It's good, once in a while, to read a book that you would never chose according to your usual algorithms. I picked this book as part of research for a short story I'm writing about Lutheran life in small-town Sweden from a century ago. I learned about a few new things, notably about the highly efficient, low-maintenance ceramic stoves that most Swedes use instead of fireplaces or Franklin stoves.

Bo Giertz was a pastor and theologian, and this novel, consisting of three loosely-linked novellas, i
Andrew Votipka
Aug 17, 2016 Andrew Votipka rated it really liked it  ·  review of another edition
It was very Lutheran....

More nuanced than your average book of "fiction apologetics," but at times the story was cringe worthy. The writing style was always enjoyable (meaning there weren't clunky sentences), but the plot was struggling along. Every one of the three scenes consisted of a bad person, a person who thought they were good but really aren't (insert Lutheran theology here), and a guy who has been around the block enough to know better than the other two (usually an older pastor who is
R. Brett
Jan 12, 2016 R. Brett rated it it was amazing  ·  review of another edition
This book is for everyone....

I'll state it up front...I'm a Lutheran.
And although Giertz is a well known Lutheran author, this book is for everyone.
Inside Giertz explains the gift of Christ in a very much down-to-earth fashion.
If you are one who feels intimidated, confused, "put-off" by what we Christians so strongly believe in but yet want something so positive and powerful in your this one.
And I'm no do-goodie. I have been the worlds biggest sinner. But I am working on be
May 10, 2014 Peter rated it really liked it
Shelves: novels
Written by a celebrated Swedish bishop, this book consists of three novellas that centre on the life of Christian ministers in Sweden a century or more ago. Its a unique book: deeply theological, and more specifically, deeply Lutheran, in its themes of law and gospel. A pleasure to read, they draw out tensions between staid established church leaders and upstart revival preachers, and draw to light the legalisms and naivete of the latter. In a few instances, the characters wrestle with their ass ...more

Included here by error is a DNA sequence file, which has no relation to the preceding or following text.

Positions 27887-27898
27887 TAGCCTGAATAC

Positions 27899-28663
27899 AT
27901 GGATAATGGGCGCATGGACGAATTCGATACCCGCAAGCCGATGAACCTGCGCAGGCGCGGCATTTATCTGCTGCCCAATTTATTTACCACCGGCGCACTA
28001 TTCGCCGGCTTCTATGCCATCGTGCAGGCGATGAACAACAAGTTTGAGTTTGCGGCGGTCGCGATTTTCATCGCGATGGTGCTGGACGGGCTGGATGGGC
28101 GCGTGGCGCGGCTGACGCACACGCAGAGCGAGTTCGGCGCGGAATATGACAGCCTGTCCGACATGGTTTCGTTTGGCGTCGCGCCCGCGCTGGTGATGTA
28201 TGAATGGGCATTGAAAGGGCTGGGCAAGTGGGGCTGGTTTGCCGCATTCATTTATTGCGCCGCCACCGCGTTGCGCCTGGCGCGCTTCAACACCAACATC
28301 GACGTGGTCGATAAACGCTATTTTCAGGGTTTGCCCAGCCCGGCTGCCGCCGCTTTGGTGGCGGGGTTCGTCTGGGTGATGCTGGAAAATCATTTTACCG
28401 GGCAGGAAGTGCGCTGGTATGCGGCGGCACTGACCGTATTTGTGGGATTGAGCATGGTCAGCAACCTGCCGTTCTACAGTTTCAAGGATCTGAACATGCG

Sep 20, 2015 Mels rated it really liked it
Each of the three segments follows different pastors. The first story captured me the most, bringing the reader through a man's transformation from self-righteous comfort, to Christ-like living.

It is very clear this book is written by a man, for men (pastors), due to the nearly-flat illustrations of the women. Each of the women were tidy. In the last segment (of three), there was one lady who was always apologetic for having "spoken too much." (This is in all liklihood due to the bit in Timothy
May 15, 2013 Rich rated it it was amazing
Good stories with appropriate law and gospel. Rare combination
Dec 24, 2014 K B rated it really liked it  ·  review of another edition
Good read overall.
Jun 04, 2016 Shawn rated it liked it

In this well-written novel, Bo Giertz deploys a myriad of characters to examine many of the religious doctrines that have historically created dissension in the Christian church. The cool thing about this novel is that Giertz uses his characters to unveil the absurdities of both sides of extremist positions. Much like in James Herriot’s, All Things Bright and Beautiful, the reader will find themselves laughing out loud at the comical idiosyncrasies of Giertz’s characters; while simul
I'd been wanting to get my hands on this book for a couple of years and finally borrowed it from the local Lutheran seminary. It's a collection of three novellas, set respectively in the early 1800s, late 1800s, and early WWII, about young pastors coming to grips with the power of the gospel, often out of various kinds of revivalist and rationalist formation in seminary. It wasn't so much the stories or characterization that I found compelling, though the settings in various periods of Scandinav ...more
John Hoh
Nov 07, 2011 John Hoh rated it it was amazing  ·  review of another edition
How does a young graduate from the seminary deal with people and their lives? Especially if the young pastor has been taught Rationalism or Pietism? Is 'orthodoxy' dead, or just a simple tool through which the Holy Spirit creates and strengthens faith?

Working with a cross-cultural ministry in Milwaukee, a ministry that not only transcends races and socio-economic status, but also lifestyles as we deal with people suffering from addiction, this novel has certainly helped to keep my focus on what
Dec 12, 2011 Kimberly rated it really liked it
Before reading this novel (or, to be more precise, this collection of three related novellas), I had heard Giertz described as the Lutheran C. S. Lewis. I've heard a number of people state that this work was life-changing for them, and I know it's a popular choice among young pastors. So, I came to this novel with very high expectations. I enjoyed the novel very much, and I would recommend it to anyone who wants to learn more about Lutheran doctrine, but I can't say that it was life-changing for ...more
Jun 08, 2013 Ryan rated it it was amazing
I listened to an interview by Eugene Peterson a couple of years ago where he talked about how important it was for pastors to steep themselves in good Christian literature, and to guard themselves against the current culture. Two of the books he named where Gilead and Diary of a Country Priest, both of which I read and loved. But hearing his talk also created a desire in me to find more good Christian literature.